Thursday, October 7, 2010

History of My Own Time

On October 7, 1773, Johnson and Boswell are waiting for a break in the weather to sail to Mull ("
The Journal of a Tour to the Hebrides with Samuel Johnson, LL.D
").  Johnson is well equiped for a long siege: 'Captain M'Lean joined us this morning at breakfast. There came on a dreadful storm of wind and rain, which continued all day, and rather increased at night. The wind was directly against our getting to Mull. We were in a strange state of abstraction from the world: we could neither hear from our friends, nor write to them. Col had brought Daille On the Fathers, Lucas On Happiness, and More's Dialogues, from the Reverend Mr M'Lean's, and Burnet's History of his own Times, from Captain M'Lean's; and he had of his own some books of farming, and Gregory's Geometry. Dr Johnson read a good deal of Burnet, and of Gregory, and I observed he made some geometrical notes in the end of his pocket-book. I read a little of Young's Six Weeks Tour through the Southern Counties; and Ovid's Epistles, which I had bought at Inverness, and which helped to solace many a weary hour.


We were to have gone with Dr Johnson this morning to see the mine; but were prevented by the storm. While it was raging, he said, 'We may be glad we are not damnati ad metalla.'


Like Samuel Johnson, Walter Scott read voraciously.  Bishop of Salisbury Gilbert Burnet's work was published in 1724 (vol 1) and 1734 (vol 2).  From "Notes and Queries (Fifth Series, Volume Seventh) - 1877)" comes this note concerning one of Walter Scott's influences: 'With reference to the extract from p. 263, the following passage from Peveril of the Peak conclusively proves, I think, that Sir Walter Scott must have seen this curiously annotated copy of Burnet. Charles II., it will be remembered, takes the Duke of Buckingham to task for anticipating him in his lawless pursuit of Alice Bridgenorth :—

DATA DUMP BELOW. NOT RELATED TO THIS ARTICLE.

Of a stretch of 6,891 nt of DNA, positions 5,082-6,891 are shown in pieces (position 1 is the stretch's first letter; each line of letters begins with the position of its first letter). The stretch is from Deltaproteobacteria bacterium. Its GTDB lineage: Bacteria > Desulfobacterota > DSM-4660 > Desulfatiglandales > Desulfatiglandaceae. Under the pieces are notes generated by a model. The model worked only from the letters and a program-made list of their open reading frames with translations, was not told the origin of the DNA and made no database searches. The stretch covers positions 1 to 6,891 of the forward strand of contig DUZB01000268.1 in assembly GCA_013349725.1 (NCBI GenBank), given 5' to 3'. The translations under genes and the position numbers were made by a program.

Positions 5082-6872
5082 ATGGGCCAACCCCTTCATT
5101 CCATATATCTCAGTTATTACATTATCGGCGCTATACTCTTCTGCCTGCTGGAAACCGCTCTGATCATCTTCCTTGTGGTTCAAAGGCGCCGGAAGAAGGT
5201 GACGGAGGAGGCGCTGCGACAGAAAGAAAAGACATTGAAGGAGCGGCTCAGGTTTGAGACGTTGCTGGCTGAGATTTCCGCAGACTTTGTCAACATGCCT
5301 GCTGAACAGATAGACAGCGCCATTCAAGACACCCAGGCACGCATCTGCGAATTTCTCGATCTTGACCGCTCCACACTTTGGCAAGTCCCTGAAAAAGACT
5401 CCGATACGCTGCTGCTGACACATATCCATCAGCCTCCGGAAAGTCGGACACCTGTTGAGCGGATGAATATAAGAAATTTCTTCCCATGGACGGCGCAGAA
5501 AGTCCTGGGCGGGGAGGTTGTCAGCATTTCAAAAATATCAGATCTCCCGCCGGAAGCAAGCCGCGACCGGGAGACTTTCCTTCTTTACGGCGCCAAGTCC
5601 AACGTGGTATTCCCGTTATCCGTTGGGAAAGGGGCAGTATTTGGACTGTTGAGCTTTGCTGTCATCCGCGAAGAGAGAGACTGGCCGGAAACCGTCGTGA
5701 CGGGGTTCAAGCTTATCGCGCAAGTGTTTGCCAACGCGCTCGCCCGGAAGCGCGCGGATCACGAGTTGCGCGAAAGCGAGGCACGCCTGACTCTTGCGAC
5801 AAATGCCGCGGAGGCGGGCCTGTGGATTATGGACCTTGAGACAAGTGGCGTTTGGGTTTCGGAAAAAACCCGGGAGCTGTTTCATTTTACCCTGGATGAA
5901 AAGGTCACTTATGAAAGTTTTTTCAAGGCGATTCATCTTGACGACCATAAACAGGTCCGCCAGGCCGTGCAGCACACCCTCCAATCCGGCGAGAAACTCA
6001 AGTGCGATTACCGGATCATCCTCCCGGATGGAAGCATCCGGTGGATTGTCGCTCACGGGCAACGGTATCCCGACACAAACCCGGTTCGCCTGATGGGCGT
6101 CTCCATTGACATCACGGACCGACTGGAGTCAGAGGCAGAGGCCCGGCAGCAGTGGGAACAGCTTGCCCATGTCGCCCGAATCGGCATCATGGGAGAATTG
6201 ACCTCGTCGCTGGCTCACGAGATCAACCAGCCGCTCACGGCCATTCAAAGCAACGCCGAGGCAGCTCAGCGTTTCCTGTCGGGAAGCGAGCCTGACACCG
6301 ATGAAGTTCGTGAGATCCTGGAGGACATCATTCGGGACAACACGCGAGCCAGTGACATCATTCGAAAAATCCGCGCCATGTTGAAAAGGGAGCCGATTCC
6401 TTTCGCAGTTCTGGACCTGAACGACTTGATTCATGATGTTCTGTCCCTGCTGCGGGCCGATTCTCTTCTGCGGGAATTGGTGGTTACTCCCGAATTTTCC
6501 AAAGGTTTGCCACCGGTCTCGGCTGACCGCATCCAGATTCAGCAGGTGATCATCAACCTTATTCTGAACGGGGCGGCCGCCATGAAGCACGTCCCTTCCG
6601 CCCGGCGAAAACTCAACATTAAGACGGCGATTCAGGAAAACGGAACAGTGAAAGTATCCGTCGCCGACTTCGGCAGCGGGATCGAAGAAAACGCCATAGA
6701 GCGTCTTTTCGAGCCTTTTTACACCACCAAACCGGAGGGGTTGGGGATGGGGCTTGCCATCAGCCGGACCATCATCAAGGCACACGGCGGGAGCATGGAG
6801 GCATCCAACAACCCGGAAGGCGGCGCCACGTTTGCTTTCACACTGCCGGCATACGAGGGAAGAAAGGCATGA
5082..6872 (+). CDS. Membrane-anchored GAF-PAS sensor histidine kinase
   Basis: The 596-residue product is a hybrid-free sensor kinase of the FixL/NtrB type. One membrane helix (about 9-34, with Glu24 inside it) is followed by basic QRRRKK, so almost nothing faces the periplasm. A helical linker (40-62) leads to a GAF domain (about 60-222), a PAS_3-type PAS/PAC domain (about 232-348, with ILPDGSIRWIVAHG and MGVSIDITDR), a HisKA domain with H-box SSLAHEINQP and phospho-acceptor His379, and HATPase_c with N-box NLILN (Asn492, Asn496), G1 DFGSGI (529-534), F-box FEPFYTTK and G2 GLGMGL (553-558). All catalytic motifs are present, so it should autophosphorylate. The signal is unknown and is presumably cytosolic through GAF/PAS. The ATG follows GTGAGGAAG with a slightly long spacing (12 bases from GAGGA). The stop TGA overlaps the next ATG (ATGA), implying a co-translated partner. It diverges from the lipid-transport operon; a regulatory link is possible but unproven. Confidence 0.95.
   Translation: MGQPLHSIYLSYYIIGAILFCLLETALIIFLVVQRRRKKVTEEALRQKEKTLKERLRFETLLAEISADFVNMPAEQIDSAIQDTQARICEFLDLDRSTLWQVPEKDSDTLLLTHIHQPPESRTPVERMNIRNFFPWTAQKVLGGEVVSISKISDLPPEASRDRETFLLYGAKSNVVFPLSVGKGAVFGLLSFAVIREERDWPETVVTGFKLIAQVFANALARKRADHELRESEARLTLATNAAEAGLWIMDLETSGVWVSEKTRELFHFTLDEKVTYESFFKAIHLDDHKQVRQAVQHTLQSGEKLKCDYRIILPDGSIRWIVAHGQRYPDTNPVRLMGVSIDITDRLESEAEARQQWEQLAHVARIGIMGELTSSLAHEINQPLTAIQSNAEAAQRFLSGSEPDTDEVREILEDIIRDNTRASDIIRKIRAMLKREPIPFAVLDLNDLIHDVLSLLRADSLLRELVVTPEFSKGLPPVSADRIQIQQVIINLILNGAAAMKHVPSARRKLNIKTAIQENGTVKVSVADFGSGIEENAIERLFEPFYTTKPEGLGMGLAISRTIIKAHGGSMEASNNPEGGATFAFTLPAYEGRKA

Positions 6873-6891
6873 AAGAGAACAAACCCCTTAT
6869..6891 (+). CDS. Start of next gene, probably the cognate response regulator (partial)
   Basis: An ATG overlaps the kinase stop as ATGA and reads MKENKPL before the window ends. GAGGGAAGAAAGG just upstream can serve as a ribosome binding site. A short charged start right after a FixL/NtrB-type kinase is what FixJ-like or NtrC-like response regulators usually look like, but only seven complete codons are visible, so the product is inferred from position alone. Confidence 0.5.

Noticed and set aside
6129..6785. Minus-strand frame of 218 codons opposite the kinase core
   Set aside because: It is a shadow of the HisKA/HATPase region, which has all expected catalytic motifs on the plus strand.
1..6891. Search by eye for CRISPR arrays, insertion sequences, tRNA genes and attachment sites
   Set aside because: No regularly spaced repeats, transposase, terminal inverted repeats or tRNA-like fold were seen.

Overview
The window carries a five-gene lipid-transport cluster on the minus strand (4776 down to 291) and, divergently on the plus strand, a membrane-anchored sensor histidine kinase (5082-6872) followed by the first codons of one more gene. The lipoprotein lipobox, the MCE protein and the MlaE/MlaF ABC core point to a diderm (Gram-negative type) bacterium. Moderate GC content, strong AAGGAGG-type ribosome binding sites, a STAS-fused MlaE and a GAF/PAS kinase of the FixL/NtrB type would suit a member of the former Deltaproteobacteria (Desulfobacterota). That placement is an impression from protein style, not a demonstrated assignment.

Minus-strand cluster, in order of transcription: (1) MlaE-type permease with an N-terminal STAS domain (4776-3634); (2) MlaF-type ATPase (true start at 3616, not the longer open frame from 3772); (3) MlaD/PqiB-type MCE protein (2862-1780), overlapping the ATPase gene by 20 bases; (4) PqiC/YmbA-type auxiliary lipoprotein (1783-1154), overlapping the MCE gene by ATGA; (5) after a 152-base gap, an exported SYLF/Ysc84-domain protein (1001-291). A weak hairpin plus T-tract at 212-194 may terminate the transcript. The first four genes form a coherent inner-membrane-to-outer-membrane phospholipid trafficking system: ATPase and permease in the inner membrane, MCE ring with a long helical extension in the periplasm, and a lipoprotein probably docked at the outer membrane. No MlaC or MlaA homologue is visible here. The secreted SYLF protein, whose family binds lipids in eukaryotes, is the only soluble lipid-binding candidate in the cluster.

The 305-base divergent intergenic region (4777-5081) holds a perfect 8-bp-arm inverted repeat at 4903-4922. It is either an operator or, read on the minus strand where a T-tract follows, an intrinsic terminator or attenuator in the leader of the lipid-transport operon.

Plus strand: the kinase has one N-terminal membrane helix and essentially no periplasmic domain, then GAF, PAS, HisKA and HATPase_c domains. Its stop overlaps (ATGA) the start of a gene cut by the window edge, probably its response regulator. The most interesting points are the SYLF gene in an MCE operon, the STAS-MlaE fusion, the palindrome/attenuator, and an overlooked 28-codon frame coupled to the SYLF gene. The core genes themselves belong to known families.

"' It is harder,' said the King, in the same subdued tone, which both preserved through the rest of the conversation, ' that a wench's bright eyes can make a nobleman forget the decencies due to his sovereign's privacy.' ' May I presume to ask your Majesty what decencies are those ?' said the Duke."

Hugh A. Kennedy.

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